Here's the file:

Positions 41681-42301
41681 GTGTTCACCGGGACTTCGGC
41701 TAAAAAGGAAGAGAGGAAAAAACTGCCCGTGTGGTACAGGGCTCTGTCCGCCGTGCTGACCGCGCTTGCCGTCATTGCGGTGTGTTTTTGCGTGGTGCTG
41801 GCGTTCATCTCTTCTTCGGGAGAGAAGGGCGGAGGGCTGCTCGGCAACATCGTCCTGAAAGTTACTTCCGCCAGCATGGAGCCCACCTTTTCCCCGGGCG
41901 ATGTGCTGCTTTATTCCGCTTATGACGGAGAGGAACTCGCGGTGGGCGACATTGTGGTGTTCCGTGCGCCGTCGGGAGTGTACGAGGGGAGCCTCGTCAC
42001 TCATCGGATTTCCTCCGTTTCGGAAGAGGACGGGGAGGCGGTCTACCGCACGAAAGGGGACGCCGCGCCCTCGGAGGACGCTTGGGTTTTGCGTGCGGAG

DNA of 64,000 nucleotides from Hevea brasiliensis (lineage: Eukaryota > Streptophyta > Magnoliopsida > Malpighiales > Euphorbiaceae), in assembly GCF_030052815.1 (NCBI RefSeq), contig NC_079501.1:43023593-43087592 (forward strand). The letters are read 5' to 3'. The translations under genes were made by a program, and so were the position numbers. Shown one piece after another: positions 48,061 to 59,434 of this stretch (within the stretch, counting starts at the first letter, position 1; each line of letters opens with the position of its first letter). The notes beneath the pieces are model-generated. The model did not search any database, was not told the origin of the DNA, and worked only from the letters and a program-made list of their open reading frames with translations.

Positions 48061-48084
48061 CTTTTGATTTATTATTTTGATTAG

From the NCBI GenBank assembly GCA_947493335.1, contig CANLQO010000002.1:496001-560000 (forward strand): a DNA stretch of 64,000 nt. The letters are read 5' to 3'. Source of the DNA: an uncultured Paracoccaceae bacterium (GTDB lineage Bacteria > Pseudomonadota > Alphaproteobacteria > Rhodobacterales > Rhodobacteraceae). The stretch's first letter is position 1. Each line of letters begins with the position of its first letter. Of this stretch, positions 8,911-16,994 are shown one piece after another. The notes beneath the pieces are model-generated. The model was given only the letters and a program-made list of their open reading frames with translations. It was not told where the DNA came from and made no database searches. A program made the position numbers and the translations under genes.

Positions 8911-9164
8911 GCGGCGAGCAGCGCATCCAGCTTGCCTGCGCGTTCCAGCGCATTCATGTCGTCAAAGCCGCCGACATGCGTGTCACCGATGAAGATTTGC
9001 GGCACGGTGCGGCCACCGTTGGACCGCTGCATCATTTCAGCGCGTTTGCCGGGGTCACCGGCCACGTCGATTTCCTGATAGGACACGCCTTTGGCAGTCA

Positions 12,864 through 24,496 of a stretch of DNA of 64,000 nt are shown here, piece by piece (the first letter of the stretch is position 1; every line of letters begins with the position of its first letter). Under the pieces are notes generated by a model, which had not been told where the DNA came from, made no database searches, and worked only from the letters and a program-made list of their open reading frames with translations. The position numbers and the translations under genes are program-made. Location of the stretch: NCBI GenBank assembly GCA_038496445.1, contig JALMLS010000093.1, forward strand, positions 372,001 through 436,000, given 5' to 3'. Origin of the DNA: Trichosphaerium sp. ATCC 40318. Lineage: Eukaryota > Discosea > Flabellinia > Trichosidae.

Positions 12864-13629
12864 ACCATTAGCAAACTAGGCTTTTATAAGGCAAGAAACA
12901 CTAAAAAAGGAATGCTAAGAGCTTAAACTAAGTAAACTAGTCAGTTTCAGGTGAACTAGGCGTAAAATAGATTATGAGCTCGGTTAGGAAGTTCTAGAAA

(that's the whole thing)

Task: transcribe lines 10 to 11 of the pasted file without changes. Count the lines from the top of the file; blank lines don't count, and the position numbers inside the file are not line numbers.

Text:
From the NCBI GenBank assembly GCA_947493335.1, contig CANLQO010000002.1:496001-560000 (forward strand): a DNA stretch of 64,000 nt. The letters are read 5' to 3'. Source of the DNA: an uncultured Paracoccaceae bacterium (GTDB lineage Bacteria > Pseudomonadota > Alphaproteobacteria > Rhodobacterales > Rhodobacteraceae). The stretch's first letter is position 1. Each line of letters begins with the position of its first letter. Of this stretch, positions 8,911-16,994 are shown one piece after another. The notes beneath the pieces are model-generated. The model was given only the letters and a program-made list of their open reading frames with translations. It was not told where the DNA came from and made no database searches. A program made the position numbers and the translations under genes.

Positions 8911-9164